What’s behind corporate America’s merger mania?

Tracey Samuelson Oct 13, 2015
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What’s behind corporate America’s merger mania?

Tracey Samuelson Oct 13, 2015
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On Monday, Dell finalized its $67 billion takeover of the data-storage company EMC. On Tuesday, Anheuser-Busch InBev confirmed its $104 billion offer for SABMiller.

Two megadeals in two days, but they’re also part of a larger boom in mergers and acquisitions. 

So far this year, the value of worldwide M&As totals $3.5 trillion, according to Thomson Reuters. That’s a 36 percent increase compared to a year ago and strongest year-to-date tally since since records of this data began in 1980.

 

Matthew Toole, director of Thomson Reuters’s Deals Intelligence, said part of the activity is the result of pent-up demand coming out of the financial crisis. Companies now feel confident enough to spend money and take risks.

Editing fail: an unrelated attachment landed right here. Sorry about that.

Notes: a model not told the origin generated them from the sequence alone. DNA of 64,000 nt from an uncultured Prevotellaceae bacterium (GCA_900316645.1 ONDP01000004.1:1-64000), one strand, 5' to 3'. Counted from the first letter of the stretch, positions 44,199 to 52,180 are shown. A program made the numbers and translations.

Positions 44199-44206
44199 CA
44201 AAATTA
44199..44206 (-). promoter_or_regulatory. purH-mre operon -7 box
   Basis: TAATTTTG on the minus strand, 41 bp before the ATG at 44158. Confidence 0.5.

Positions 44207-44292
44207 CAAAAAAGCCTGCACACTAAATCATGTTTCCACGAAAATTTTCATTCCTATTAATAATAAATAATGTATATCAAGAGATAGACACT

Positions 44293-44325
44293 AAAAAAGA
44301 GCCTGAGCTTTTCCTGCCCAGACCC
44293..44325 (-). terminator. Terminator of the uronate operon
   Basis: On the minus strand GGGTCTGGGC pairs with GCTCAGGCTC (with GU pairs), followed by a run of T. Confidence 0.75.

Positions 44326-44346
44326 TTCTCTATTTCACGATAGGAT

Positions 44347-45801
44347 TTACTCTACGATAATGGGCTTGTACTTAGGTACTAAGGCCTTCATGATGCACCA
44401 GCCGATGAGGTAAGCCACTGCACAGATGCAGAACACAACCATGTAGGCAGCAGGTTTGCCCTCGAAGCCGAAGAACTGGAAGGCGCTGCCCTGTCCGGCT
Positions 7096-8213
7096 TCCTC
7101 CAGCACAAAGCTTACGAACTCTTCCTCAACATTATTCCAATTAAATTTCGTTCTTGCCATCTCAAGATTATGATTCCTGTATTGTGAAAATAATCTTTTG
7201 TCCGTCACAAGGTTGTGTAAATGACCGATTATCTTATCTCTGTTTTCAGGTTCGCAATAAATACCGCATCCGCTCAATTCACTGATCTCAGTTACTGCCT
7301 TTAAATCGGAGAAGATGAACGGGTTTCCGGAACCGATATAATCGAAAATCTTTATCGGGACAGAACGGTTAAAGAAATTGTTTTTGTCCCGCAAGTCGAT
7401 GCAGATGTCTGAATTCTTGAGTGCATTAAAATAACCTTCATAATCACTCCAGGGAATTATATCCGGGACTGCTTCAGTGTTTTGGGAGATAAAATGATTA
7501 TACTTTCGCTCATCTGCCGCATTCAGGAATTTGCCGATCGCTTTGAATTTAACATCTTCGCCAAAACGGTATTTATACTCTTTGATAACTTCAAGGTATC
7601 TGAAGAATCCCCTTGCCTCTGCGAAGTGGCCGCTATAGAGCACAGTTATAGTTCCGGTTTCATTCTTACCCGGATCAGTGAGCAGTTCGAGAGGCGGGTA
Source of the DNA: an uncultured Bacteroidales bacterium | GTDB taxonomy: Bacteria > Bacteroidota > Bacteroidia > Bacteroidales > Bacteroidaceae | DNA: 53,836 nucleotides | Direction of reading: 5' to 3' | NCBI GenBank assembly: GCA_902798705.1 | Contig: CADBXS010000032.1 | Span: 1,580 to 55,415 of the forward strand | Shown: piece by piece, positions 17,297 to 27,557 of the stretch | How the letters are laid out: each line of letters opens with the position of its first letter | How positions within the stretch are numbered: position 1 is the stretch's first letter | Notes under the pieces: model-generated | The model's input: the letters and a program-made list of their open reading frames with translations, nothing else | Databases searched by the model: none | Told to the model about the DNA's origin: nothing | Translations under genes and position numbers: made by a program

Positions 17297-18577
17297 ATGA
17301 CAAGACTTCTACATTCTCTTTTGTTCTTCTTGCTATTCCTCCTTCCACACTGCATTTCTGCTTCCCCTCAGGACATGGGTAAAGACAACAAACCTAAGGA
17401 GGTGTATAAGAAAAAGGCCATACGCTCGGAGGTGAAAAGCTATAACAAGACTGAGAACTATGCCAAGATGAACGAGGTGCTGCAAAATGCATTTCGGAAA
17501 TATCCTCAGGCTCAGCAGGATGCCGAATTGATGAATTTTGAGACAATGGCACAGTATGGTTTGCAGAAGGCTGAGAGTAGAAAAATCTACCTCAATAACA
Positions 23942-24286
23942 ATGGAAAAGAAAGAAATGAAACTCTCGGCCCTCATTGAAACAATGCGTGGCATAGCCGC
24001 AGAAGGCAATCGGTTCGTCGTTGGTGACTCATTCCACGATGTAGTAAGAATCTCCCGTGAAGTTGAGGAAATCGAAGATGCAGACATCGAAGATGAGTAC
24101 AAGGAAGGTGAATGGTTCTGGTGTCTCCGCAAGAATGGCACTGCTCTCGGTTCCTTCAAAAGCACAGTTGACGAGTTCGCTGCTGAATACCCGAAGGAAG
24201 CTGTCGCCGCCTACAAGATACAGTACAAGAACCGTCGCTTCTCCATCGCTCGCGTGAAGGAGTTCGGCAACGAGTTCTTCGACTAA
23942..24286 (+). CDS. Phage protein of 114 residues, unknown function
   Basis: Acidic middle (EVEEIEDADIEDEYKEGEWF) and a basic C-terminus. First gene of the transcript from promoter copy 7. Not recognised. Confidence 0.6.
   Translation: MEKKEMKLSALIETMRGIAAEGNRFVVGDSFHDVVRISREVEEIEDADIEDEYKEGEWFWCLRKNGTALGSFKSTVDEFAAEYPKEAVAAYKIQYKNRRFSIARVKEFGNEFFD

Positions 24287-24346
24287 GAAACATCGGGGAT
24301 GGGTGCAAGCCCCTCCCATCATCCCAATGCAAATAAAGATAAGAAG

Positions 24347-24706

Plus, revenue growth has been sluggish. “Companies, sometimes, look to so-called acquire growth by buying other companies,” said Richard Peterson, with S&P Capital IQ. “If you can’t grow organically on your own, you look to by growth elsewhere.”

For example, mergers and acquisitions can help companies get into new markets. Additionally, companies may feel pressure to pursue deals if their competitors are.

“Essentially, we’re getting bigger and bigger companies that need global proportions to survive and prosper,” said Steven Davidoff Solomon, a professor at UC Berkeley School of Law. “In a number of markets, you’re going from four players to three, possibly three players to two. And companies are trying to get dominant positions in the market before they themselves are acquired.”

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